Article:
The industry has been battling porcine reproductive and respiratory syndrome (PRRS) virus sine the late 1980s. It ahs been called 'The Mystery Disease,' and I think all of us agree, it still is. PRRS is the only disease I have ever dealt with in total frustration. You can't stop an outbreak; it makes both producer and veterinarian feel helpless.
PRRS is the one disease you watch and then decide how you are going to control it based on several factors.
Clinical Signs The clinical signs of a PRRS outbreak, or re-break, vary tremendously depending on the virulence (relative capacity of a pathogen to overcome the body's defenses) of the strain and secondary pathogens on the farm.
The PRRS virus attacks macrophages (cells that fight off bacteria in the body) that suppress the immune system.
This allows other primary and secondary pathogens to invade the pig, resulting in high death loss and the need to cull animals of all ages.
Swine influenza virus, especially the H3N2 strain, can be devastating in PRRS-positive herds. Other disease interactions with PRRS may include Streptococcus suis, Haemophilus parasuis, Actinobacillus pleuropneumonia, salmonella, ileitis, Mycoplasmal pneumonia, Pasteurella multocida and others.
Treatment This is where the frustration begins. There is no treatment.
We use various antibiotics to control the secondary diseases with little success and a lot of extra cost. The end result is the same - high mortality and poor-doers, especially in the nursery. The key is long-term control and elimination of persistent infection.
Control A main goal in controlling persistent PRRS infection and clinical signs is to get the sow herd "quiet" and maintain that status.
Specific farm plans should be written by the veterinarian and producer. The plans are based on pig and people flow, management schemes, disease interactions, strain variances, biosecurity measures, isolation/acclimation (I/A) procedures and vaccination protocols.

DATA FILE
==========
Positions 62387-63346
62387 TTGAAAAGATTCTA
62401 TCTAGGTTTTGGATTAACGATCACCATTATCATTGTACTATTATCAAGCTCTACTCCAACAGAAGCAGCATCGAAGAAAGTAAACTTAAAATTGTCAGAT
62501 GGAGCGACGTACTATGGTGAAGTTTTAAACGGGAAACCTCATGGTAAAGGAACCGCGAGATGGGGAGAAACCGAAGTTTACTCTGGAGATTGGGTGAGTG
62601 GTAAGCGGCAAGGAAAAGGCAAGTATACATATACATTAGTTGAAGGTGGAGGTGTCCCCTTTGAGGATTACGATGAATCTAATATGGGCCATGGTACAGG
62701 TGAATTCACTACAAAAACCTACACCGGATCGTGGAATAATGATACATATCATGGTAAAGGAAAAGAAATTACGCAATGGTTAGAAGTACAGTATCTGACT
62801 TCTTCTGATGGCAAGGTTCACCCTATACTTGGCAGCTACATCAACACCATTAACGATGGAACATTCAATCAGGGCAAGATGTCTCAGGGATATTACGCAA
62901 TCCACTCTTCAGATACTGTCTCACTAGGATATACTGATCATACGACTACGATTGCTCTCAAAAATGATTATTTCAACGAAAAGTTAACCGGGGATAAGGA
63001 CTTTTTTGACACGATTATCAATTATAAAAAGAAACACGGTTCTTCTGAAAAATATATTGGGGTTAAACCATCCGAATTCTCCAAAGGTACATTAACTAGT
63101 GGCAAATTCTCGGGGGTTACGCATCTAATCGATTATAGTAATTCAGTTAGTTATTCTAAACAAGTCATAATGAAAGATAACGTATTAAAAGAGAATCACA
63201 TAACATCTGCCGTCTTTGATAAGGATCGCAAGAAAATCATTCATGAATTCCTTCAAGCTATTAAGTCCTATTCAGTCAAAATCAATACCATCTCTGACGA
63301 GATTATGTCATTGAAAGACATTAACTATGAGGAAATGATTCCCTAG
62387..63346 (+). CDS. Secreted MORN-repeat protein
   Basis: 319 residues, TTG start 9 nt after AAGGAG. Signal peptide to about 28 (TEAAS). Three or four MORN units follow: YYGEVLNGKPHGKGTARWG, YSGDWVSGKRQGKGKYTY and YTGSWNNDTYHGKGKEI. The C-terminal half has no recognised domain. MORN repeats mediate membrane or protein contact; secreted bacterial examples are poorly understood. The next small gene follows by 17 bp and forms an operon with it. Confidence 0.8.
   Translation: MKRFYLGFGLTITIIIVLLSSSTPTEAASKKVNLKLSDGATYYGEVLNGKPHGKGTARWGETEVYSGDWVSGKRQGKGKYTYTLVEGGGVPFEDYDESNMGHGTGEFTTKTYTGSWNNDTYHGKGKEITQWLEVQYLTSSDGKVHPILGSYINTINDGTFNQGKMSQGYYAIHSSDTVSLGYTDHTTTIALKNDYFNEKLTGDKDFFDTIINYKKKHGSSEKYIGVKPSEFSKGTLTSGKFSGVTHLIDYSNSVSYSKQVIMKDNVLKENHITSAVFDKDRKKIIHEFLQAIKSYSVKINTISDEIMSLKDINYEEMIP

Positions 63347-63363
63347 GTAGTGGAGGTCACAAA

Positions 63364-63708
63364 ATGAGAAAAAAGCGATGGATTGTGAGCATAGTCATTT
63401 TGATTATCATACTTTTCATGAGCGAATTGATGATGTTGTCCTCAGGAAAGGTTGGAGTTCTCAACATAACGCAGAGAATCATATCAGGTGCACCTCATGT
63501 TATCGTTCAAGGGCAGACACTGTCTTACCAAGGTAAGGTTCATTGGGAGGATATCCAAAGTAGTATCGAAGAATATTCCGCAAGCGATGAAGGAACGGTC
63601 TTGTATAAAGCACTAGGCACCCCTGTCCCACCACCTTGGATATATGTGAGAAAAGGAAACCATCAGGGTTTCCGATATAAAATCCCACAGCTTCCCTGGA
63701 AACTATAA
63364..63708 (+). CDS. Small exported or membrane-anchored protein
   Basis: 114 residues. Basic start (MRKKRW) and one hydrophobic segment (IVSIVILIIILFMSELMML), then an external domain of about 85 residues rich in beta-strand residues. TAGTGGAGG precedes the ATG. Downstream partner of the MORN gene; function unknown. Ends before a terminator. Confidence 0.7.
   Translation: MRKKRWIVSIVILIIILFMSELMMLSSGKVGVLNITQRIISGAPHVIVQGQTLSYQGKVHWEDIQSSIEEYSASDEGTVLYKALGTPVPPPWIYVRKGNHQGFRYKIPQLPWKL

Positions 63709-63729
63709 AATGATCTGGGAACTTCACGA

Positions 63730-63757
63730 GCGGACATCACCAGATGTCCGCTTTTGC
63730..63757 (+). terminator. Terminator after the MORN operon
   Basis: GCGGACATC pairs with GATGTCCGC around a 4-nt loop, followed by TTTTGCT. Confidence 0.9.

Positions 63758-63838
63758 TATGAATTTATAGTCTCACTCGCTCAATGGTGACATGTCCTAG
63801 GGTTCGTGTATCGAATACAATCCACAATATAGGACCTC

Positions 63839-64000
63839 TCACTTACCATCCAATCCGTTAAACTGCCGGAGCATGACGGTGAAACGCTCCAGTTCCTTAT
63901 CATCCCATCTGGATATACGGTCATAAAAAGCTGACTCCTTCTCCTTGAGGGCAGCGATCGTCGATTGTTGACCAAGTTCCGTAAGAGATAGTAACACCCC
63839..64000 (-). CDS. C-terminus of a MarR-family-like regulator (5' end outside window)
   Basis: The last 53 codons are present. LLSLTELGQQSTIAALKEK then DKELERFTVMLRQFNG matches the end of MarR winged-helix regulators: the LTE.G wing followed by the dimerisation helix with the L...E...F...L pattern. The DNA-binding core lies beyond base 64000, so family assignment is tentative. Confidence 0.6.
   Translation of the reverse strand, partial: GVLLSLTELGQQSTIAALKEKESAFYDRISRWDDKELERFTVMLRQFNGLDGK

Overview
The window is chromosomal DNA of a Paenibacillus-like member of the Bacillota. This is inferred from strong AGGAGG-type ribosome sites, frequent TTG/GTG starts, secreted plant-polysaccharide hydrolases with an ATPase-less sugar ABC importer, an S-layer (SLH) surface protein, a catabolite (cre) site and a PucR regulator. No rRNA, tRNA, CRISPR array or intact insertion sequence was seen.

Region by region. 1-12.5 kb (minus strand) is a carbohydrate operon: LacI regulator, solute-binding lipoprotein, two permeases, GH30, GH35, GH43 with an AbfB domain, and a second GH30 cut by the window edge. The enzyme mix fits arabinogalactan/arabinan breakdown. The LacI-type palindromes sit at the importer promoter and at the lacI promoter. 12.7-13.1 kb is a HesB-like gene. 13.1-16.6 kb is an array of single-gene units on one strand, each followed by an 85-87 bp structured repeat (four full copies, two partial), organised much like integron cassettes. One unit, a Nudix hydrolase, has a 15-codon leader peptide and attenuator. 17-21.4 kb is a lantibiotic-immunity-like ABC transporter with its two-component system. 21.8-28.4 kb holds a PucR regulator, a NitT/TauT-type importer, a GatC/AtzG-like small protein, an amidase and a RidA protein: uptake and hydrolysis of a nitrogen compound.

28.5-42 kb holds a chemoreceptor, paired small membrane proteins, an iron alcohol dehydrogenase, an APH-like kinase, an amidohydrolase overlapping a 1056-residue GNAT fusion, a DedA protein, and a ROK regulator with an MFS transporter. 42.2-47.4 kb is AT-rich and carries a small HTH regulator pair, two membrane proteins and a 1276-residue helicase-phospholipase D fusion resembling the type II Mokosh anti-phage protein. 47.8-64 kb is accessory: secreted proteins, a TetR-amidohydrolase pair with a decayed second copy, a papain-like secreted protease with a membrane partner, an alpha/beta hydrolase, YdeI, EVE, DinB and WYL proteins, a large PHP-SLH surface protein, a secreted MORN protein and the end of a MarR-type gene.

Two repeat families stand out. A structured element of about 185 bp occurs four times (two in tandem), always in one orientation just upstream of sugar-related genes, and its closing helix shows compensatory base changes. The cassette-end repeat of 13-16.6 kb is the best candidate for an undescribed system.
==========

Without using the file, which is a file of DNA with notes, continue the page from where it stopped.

The number one cause of a PRRS re-break is poor I/A of incoming breeding stock.
Regardless of the vaccine protocol, bringing in "hot" animals will dramatically increase the chances of a re-break. I/A often can be a hard concept to sell to producers. But it is an absolute must for disease control.
Facilities must be operated all-in, all-out (AIAO). We often fill them with two to three months worth of breeding herd replacements and acclimate for six weeks. Older animals are moved into the breeding barn first. Goal is to have the isolation facility empty and ready for refill two to three months after the first fill. These facilities don't have to be fancy. Pigs need to be comfortable with access to food and water.
Single site, continuous flow systems are also a challenge in preventing re-breaks. These systems create so many subpopulations, and immune status varies so widely within each age group that virus cycling is inevitable.
Control measures are more easily implemented with multiple site, AIAO systems.
Case Study One of my clients built a 1,200-sow, breed-to-wean unit three years ago. It is a state-of- the-art facility with a tunnel-ventilated, totally slotted breeding-gestation barn and farrowing rooms with crates over pull-plug pits.
Due to the substantial investment in the sow unit, I couldn't convince this pork producer to build an isolation facility. Instead, all incoming stock went directly into the breeding-gestation barn. He also refused to implement a PRRS vaccination protocol.
Breeding and gestation systems worked well for the first three months. However, a group of incoming gilts were found to be cycling and shedding PRRS virus. Several gilts were off feed and lethargic, and a 40% abortion rate occurred in the pregnant gilts. Six boars died from secondary Strep suis and Hemophilus parasuis bacterial infections.
This proved to be a very costly mistake. Immediately following this outbreak, this producer constructed an I/A facility. An appropriate vaccination protocol has now been developed, and the herd has experienced an 86% average farrowing rate with sows producing 24 pigs/sow/year for the past year.
Summary PRRS continues to not only plague us, but also confuse us. A lot of controversy over vaccines continues, whether to use modified-live-virus vaccine or killed bacterins. Several producers incorporate both into their vaccine protocols. Your veterinarian can help in deciding what is best. Regardless, remember that proper I/A along with strict biosecurity measures are the main keys to controlling this disease.